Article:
- A folder for your code, a folder for your demo app (plus dev server and hot loading, yay\o/), a folder that you should use and I didn’t, some build stuff for shipping… – – Basically, it gives you everything you need so you can focus on your component and don’t…
- You need a demo page so you can show off your component in action.
- react-lazyload-fadein, for example, has a demo page that shows off different ways you can use it.
- People will find out about your component in different ways.
- Especially if someone could figure out how to slurp in the README file and make that demo page for you 🤔 – – The React community is a bit silly and loves to invent new patterns to bicker about.
- Notifies your app when the network connection goes online or offline.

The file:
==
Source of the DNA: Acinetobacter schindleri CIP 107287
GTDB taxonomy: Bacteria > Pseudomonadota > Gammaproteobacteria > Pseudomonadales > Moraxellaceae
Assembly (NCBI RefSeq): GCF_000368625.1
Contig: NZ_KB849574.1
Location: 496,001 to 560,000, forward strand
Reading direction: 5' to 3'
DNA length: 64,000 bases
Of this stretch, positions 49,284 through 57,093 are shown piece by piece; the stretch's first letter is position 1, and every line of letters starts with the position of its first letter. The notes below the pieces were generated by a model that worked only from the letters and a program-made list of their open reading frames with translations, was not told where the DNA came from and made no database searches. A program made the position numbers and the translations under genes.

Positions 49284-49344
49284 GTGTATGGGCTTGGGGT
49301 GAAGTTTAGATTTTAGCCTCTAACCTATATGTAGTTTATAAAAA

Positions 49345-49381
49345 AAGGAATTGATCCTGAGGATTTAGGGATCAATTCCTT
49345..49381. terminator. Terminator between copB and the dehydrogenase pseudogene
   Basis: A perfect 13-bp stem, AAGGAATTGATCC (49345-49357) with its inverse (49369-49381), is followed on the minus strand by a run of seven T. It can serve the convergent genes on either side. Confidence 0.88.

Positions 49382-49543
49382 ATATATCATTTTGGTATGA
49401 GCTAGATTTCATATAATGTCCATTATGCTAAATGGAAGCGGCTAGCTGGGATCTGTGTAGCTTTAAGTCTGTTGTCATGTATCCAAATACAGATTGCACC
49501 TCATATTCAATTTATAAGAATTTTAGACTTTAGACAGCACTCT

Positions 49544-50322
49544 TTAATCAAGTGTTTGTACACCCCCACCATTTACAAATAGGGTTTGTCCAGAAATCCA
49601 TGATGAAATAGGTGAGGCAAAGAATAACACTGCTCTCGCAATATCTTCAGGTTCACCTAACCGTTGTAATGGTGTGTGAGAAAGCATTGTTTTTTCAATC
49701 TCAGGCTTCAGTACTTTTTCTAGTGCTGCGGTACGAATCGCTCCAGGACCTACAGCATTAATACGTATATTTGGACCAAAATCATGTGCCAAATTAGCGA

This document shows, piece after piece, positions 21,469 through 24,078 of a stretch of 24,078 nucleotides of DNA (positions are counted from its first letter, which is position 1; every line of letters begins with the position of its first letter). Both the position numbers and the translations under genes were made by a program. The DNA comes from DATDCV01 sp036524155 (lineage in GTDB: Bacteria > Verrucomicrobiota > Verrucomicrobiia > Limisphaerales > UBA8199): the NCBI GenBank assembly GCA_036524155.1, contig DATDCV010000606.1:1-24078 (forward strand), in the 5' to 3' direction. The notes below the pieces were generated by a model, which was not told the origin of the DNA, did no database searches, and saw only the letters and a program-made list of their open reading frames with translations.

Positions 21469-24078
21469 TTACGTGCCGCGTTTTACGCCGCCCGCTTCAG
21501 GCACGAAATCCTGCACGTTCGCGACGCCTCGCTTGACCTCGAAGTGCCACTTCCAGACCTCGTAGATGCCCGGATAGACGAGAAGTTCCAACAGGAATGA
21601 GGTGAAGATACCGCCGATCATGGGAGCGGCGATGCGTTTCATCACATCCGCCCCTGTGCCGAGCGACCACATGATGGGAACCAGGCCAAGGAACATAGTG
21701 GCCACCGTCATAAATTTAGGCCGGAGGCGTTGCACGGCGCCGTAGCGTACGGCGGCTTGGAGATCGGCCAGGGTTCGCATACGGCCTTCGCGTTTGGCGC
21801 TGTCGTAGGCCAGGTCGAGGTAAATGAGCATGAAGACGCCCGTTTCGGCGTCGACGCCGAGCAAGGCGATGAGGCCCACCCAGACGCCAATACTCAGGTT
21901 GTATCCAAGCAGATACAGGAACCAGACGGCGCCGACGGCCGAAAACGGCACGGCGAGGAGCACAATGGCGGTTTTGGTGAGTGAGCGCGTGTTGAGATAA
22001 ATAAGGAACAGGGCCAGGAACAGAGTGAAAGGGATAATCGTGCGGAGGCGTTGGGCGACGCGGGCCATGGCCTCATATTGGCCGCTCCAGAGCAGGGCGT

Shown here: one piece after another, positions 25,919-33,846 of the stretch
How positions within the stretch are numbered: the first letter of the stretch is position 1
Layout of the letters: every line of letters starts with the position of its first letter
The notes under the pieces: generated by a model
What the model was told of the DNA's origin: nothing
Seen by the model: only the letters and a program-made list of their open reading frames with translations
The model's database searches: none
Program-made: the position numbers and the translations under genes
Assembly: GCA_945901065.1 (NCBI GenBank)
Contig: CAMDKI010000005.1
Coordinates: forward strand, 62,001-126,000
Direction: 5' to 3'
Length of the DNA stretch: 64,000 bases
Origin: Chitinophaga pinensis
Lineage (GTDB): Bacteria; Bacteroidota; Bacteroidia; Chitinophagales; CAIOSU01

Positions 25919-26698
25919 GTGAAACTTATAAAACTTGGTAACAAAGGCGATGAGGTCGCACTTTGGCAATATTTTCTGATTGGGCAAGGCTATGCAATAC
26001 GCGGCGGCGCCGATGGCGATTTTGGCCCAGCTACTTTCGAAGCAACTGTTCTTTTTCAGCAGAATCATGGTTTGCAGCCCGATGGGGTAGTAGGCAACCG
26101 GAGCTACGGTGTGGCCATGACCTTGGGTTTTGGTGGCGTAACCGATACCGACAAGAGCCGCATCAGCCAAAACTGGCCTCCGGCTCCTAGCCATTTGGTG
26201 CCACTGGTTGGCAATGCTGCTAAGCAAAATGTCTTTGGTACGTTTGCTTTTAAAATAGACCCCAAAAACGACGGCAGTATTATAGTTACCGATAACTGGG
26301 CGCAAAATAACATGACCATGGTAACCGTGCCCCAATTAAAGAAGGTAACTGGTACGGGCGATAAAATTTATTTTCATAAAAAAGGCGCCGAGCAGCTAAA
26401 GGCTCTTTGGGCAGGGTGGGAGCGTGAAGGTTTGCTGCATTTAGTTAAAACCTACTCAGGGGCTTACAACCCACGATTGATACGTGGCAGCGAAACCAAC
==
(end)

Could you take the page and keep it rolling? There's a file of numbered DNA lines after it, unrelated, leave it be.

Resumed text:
- And then import it:
Or use script tags and globals.
- And then grab it off the global like so:
Whatever you’d like to render in response to changes in the network.
- Called whenever the network goes on or offline.
- This is useful to fire off some imperative code, like adding unicorns to the page or more practically, avoiding resource fetching until the network comes back online.
Because the next billion users of the internet will have a decent device but a spotty connection. Having a component to help you declarative deal with that is super fantastic.
Continue reading “React Network #webdevelopment #reactjs from @ryanflorence”
- You build a real mobile app that’s indistinguishable from an app built using Objective-C or Java.
- It definitely takes more time to ship a decent app as a first timer.
- “With React Native, you don’t build a “mobile web app”, an “HTML5 app”, or a “hybrid app”.
- Your app will run smoothly on iOS and Android and you don’t need to learn native dev with ObjectiveC, Swift or Java.
- Write your app ones and run it everywhere, don’t spend time on writing ObjectiveC/Swift or Java anymore!
Ionic or React Native?
Continue reading “Dumitru Glavan ~ FullStack Developer — Ionic or React Native?”